To think of color as a degree of darkness adds light to our total visual understanding. Viewing one color can also be thought of as the absence of perception of the other colors "out there." If color is understood in purely physical terms, then white light is merely a combination of the components of the visible spectrum. It follows that any individual color would be the result of somehow restraining the expression/presence of the others. Painting affords a record of what was and equally important, what wasn't bound up in an experience.
Color choice in painting doesn't simply aid in the recording or one experience or enrich the possibility of memory, it results in an art-ifact that has potential or power to further elicit response in a viewer. The pigments and marks on a support after the art making process have assumed a structure and communicate spatio-visual relationships with each other. They exist now to impress/impinge upon and inform/form the next viewing/viewer.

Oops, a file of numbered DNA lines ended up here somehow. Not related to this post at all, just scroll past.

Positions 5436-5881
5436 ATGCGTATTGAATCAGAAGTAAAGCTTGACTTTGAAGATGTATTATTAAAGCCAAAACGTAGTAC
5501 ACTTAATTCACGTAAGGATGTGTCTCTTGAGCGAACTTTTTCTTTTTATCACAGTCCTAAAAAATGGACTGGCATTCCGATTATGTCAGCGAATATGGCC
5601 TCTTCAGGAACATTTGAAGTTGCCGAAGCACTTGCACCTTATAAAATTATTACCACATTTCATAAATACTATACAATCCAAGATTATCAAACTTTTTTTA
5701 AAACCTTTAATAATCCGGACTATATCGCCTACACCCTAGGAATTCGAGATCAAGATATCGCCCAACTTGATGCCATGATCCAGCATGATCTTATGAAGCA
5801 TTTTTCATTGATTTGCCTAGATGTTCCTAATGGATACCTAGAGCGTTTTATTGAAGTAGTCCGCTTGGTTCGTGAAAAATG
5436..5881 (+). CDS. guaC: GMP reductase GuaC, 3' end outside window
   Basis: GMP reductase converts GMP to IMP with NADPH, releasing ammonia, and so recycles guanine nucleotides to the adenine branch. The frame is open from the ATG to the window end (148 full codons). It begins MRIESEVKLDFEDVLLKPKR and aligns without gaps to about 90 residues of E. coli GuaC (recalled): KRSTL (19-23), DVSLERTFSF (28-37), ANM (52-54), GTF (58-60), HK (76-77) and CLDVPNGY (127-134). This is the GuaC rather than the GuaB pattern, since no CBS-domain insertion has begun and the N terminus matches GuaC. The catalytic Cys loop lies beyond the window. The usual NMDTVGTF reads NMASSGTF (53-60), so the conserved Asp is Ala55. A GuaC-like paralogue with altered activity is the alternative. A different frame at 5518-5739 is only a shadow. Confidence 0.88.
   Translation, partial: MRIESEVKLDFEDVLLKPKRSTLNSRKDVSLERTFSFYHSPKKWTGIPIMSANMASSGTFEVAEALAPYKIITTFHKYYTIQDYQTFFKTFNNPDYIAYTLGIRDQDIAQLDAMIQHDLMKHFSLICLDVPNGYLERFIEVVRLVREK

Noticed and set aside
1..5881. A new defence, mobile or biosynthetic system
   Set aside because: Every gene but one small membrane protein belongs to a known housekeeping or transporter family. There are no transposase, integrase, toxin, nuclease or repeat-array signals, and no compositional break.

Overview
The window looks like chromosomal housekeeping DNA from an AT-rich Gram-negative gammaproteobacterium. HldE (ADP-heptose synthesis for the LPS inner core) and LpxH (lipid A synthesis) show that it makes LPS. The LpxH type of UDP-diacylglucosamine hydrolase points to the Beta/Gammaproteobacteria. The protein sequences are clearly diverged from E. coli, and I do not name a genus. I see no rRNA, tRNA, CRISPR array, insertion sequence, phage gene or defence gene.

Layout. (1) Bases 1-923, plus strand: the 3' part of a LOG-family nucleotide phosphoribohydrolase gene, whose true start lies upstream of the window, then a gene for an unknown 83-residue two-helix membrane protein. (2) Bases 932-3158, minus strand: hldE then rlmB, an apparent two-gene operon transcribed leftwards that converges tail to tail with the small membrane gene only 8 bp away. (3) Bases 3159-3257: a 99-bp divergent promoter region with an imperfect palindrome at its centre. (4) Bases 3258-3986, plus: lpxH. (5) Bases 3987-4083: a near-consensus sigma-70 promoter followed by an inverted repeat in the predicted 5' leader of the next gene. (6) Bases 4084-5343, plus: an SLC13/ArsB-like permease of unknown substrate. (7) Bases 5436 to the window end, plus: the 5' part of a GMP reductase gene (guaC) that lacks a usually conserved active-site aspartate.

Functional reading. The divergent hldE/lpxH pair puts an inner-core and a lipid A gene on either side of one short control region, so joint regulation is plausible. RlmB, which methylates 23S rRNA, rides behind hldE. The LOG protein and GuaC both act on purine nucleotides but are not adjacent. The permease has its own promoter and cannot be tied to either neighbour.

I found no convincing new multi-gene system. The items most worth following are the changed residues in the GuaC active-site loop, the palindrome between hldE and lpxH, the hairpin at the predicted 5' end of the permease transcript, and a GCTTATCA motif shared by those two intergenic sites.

Marks are filters and mirrors. Light comes to a surface and at that interface there is an energy transaction occurring. Light not reflected is absorbed, increasing the temperature of the surface ever so gently and imperceptibly. The reflections re-tell and reconstruct the story or experience of the artist, a sort of transverse translation. The transformation from sight to thought to mark to reflection to perception to reception is surely altered in virtue of the degree of mediation from the source. The meaning/essence is not lost though. As with any language/mode of transmission there is usually sufficient lexical overlap for an intended construal, you just have to work at it (ART-WORK).
J0hn Hunter Speier
Recent work, and explorations of techniques, aesthetics and poetics.